As the implementation of health care reform unfolds, urgent action is needed to shore up the nation's crumbling foundation of primary care.
[IMGCAP(1)]It is difficult enough for many Americans today to find a primary care doctor; we can only imagine how tough it will be as millions more Americans appropriately gain access to the system in the years ahead. And there are plenty of signs that the current primary care crisis is only getting worse. For example, half as many U.S. medical school graduates are entering the primary care fields of family medicine and general adult medicine today, compared with 15 years ago.
Primary care is the foundation of high-performing health systems. A primary care physician, working alongside nurses and other team members, serves as a patient's trusted personal physician who delivers patient-centered, "whole person" care. Research clearly shows that primary care is good both for people's health and their pocketbooks, preventing disease, assisting patients to navigate a complex health system, helping patients to manage chronic conditions such as asthma to avert asthmatic attacks and reducing trips to the emergency room — and the associated high costs of hospital care.
Yet the nation's inadequate investment in primary care is producing an epidemic of "medical homelessness" — patients unable to find a primary care medical home. From 2006 to 2008, for example, the number of Medicare beneficiaries experiencing difficulties finding a primary care physician increased by 17 percent. This urgent problem is spurring concerted action among a broad coalition of stakeholders, as we noted in an article we wrote along with Sen. Kay Hagan (D-N.C.) and AARP President Jennie Chin Hansen in the current issue of the health policy journal Health Affairs.
A leading force among these stakeholders is the Patient-Centered Primary Care Collaborative, consisting of some 700 organizations including large employers such as IBM, Dow Chemical, Whirlpool, consumer groups such as AARP, unions, primary care clinician organizations, health plans and others. Its aim is not just to prop up primary care, but to transform it to lead a durable 21st-century health care system.
For purchasers and health plans, that means paying differently. This includes using innovative payment models to support the time physicians spend communicating with patients by e-mail or phone, or developing an integrated care plan with the patient's home care team or physical therapist; supporting nonphysician personnel to educate patients in self-management of their diabetes or arthritis; and modernizing practices through adoption and meaningful use of electronic medical records and other health information technology.
For primary care physicians, a new compact for primary care means becoming more patient-centered and accountable. This includes enhancing accessibility through expanded office hours, convenient same-day appointment systems and health information technology systems allowing patients to access their lab results online and e-mail their physician; working in teams with other health professionals such as nurses and pharmacists; and explicitly monitoring performance on key quality and patient-safety metrics.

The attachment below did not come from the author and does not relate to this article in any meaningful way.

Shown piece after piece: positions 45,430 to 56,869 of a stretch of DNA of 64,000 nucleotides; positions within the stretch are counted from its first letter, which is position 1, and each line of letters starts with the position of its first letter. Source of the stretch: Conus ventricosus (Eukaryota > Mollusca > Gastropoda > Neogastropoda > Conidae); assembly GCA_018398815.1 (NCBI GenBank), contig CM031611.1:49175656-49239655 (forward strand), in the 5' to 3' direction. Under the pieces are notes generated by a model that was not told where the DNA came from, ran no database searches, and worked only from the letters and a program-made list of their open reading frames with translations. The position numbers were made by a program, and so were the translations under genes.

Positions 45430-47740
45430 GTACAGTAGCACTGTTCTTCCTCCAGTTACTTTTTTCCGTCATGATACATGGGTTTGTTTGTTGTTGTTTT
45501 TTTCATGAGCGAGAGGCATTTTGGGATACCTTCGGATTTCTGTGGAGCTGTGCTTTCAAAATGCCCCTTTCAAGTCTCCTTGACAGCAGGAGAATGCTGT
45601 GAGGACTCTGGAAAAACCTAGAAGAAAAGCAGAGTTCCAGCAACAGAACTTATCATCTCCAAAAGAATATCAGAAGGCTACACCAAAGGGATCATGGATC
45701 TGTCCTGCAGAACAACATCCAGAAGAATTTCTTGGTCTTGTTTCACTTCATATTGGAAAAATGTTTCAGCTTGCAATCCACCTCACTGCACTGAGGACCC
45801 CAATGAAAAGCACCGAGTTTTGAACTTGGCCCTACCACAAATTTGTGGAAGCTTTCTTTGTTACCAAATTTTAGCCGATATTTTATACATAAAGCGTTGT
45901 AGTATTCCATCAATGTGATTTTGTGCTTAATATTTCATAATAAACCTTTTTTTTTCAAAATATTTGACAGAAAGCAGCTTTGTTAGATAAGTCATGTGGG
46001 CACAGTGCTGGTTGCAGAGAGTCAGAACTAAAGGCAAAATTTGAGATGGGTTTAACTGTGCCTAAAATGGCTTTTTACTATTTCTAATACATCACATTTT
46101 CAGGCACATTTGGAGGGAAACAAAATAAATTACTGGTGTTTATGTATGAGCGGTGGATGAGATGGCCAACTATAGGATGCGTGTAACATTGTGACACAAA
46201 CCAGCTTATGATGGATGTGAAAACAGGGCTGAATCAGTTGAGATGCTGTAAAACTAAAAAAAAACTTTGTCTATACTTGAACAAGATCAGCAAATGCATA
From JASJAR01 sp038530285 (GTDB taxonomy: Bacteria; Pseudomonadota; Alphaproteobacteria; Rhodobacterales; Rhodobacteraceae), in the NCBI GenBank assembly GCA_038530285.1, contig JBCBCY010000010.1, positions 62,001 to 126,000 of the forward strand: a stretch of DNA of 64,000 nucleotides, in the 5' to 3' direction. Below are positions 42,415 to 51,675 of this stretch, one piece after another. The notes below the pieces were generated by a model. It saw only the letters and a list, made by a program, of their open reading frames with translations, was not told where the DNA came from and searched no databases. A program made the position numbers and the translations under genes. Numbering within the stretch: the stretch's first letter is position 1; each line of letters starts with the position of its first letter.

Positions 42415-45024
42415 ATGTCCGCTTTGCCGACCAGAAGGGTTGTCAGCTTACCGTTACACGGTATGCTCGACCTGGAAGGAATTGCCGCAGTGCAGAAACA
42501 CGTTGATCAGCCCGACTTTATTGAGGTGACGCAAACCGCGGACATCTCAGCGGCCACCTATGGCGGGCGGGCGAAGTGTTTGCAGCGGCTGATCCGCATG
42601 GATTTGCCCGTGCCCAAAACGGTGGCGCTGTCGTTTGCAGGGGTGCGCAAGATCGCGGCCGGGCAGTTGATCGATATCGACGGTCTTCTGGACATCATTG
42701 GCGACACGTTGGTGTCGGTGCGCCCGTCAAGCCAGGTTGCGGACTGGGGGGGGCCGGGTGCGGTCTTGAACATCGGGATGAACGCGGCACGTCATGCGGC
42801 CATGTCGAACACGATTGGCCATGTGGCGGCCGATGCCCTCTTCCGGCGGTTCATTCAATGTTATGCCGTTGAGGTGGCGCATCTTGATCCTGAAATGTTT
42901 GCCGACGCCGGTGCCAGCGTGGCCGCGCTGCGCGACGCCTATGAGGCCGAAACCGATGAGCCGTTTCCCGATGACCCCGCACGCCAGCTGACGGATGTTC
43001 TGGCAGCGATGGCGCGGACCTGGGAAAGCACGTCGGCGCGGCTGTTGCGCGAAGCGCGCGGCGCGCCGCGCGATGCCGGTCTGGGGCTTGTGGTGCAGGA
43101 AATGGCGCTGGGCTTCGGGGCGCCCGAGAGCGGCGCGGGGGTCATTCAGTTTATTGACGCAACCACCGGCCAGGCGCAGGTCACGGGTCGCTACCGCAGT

In communities across the nation, purchasers, payers and primary care clinicians are building these advanced models of primary care. In the Hudson Valley and Adirondack regions of New York, the major private health plans and state Medicaid program are collaborating on a primary care reform initiative involving 700 primary care clinicians, supporting facilitation of health information technology implementation and care coordination payments. Similar multistakeholder initiatives are under way in Ohio, Colorado, Vermont and elsewhere.
Community Care of North Carolina invested in team-based primary care for Medicaid beneficiaries, improving quality while saving the state's Medicaid program $400 million per year. Integrated health systems, such as Group Health Cooperative of Puget Sound and Geisinger, are also rapidly moving forward on institutionalizing redesigned models of primary care based on promising quality and cost outcomes from recent pilot programs.
The recently enacted Patient Protection and Affordable Care Act does provide some relief, including increases in Medicare and Medicaid fees for primary care, medical home innovation pilot programs, increased funding for National Health Services Corps primary care scholarships and loan repayment, incentives for recruiting students into rural medicine, and a primary care extension program to support practice improvement.
The unprecedented coalescing of diverse stakeholders around a forward-looking vision of revitalized primary care sends a powerful message that primary care cannot be a secondary consideration in the effort to achieve affordable, effective and equitable health care for the American people. Actualizing this vision will require sustained support for the role of primary care in a reformed health system.
Kevin Grumbach is a professor and chairman of the Department of Family and Community Medicine at University of California, San Francisco. Paul Grundy is global director of health care transformations at IBM in Somers, N.Y. He is president of the Patient-Centered Primary Care Collaborative.